12 Songs, 57 Minutes

EDITORS’ NOTES

Dear Science finesses TVOTR's unusual ability to synthesize the very foundations of classic/prog rock with an atmosphere of futuristic surrealism – both musically and thematically. The first single, “Golden Age,” is subterfuge for a rare strain of optimism in the band’s work, a fantastically perky bass line laying the foundation for a dance track full of shiny horns, fluttering synths and strings, and a heavenly choir of voices. The beautiful “Lover’s Day” (with Eleanore Everdell’s vocals a perfect partner to Kyp Malone’s) is an unabashed celebration of carnal delights, with a phalanx of steady drums, soaring horns, and circling flute meeting up in a powerful coda, accompanied by angelic vocal backing. It’s darn sexy. Opener “Halfway Home” has the same majestic sheen and tension-filled buzz that made “Wolf Like Me” such a potent song, and “Dancing Choose” is an energetic, staccato-rap number moved along by a sly, funky rhythm that builds a head of steam with charging saxophones.  The slow-building, soulful “Shout Me Out” virtually explodes into a fantastic, guitar-heavy crescendo.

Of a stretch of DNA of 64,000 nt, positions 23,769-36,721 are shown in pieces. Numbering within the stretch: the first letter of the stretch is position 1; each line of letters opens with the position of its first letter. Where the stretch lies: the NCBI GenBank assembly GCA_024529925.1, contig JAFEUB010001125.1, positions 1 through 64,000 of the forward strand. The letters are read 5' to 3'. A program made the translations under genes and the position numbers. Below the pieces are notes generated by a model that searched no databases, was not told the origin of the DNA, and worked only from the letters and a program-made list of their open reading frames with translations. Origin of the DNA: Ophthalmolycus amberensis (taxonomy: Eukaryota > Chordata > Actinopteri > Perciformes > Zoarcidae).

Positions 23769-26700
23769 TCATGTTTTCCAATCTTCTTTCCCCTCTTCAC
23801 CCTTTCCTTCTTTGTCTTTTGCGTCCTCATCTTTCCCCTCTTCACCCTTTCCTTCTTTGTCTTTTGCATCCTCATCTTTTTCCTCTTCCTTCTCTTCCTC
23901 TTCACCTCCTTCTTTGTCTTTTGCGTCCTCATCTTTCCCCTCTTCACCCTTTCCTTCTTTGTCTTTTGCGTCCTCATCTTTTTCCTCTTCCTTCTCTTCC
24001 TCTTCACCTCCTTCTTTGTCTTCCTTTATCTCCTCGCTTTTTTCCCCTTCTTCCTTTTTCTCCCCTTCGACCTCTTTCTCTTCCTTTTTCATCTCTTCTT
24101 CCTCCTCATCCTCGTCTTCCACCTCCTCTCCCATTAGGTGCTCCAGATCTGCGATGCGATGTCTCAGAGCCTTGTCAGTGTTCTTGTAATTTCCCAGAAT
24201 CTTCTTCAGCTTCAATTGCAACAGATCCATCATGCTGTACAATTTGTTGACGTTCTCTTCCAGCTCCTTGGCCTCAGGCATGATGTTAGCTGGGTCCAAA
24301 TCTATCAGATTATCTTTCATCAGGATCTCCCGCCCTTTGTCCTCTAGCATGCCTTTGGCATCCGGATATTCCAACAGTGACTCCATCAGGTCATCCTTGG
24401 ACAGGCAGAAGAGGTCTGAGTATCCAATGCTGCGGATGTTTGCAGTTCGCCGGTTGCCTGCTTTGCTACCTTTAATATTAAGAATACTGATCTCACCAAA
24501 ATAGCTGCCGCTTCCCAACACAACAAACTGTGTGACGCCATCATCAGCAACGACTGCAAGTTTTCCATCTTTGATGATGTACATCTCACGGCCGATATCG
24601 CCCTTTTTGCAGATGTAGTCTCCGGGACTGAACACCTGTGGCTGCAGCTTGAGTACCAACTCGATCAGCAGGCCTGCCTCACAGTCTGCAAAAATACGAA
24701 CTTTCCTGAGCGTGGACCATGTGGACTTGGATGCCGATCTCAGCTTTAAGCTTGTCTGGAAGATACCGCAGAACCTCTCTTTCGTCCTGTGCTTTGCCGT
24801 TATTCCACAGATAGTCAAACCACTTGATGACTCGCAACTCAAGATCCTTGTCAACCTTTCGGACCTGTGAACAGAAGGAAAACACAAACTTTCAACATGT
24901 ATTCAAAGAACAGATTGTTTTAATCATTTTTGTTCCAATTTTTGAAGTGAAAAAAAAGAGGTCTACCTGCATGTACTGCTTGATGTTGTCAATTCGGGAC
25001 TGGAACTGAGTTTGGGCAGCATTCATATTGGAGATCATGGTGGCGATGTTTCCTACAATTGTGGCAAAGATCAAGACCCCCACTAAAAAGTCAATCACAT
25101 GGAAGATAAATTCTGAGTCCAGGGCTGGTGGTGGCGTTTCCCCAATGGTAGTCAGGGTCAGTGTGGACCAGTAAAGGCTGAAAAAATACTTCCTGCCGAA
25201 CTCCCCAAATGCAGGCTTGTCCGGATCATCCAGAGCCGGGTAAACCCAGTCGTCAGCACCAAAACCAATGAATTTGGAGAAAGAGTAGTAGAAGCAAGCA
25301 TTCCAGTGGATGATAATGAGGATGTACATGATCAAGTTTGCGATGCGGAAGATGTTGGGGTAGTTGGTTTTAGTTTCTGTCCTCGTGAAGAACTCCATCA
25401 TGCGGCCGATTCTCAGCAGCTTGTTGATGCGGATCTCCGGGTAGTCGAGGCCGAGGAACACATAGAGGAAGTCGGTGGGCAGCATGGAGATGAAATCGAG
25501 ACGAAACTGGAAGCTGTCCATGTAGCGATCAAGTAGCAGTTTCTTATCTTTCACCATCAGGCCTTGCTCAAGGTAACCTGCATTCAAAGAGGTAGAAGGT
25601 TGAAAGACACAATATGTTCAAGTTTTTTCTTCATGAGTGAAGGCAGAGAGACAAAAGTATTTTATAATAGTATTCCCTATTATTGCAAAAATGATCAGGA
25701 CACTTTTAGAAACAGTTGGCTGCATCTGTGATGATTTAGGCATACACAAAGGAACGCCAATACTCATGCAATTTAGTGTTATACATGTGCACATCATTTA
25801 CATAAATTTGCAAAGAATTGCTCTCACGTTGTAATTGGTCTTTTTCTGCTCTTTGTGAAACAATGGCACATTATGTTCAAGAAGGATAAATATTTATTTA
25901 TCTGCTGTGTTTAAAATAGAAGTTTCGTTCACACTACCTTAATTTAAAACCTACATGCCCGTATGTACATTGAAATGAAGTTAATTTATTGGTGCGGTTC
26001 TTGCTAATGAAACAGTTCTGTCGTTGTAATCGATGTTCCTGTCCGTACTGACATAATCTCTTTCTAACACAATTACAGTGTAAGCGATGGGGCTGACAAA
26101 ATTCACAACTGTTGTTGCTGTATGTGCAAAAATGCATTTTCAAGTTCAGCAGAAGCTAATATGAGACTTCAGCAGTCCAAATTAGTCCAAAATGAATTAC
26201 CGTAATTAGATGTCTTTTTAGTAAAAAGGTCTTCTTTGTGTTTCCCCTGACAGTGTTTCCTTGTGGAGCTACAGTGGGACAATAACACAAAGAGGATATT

EDITORS’ NOTES

Dear Science finesses TVOTR's unusual ability to synthesize the very foundations of classic/prog rock with an atmosphere of futuristic surrealism – both musically and thematically. The first single, “Golden Age,” is subterfuge for a rare strain of optimism in the band’s work, a fantastically perky bass line laying the foundation for a dance track full of shiny horns, fluttering synths and strings, and a heavenly choir of voices. The beautiful “Lover’s Day” (with Eleanore Everdell’s vocals a perfect partner to Kyp Malone’s) is an unabashed celebration of carnal delights, with a phalanx of steady drums, soaring horns, and circling flute meeting up in a powerful coda, accompanied by angelic vocal backing. It’s darn sexy. Opener “Halfway Home” has the same majestic sheen and tension-filled buzz that made “Wolf Like Me” such a potent song, and “Dancing Choose” is an energetic, staccato-rap number moved along by a sly, funky rhythm that builds a head of steam with charging saxophones.  The slow-building, soulful “Shout Me Out” virtually explodes into a fantastic, guitar-heavy crescendo.

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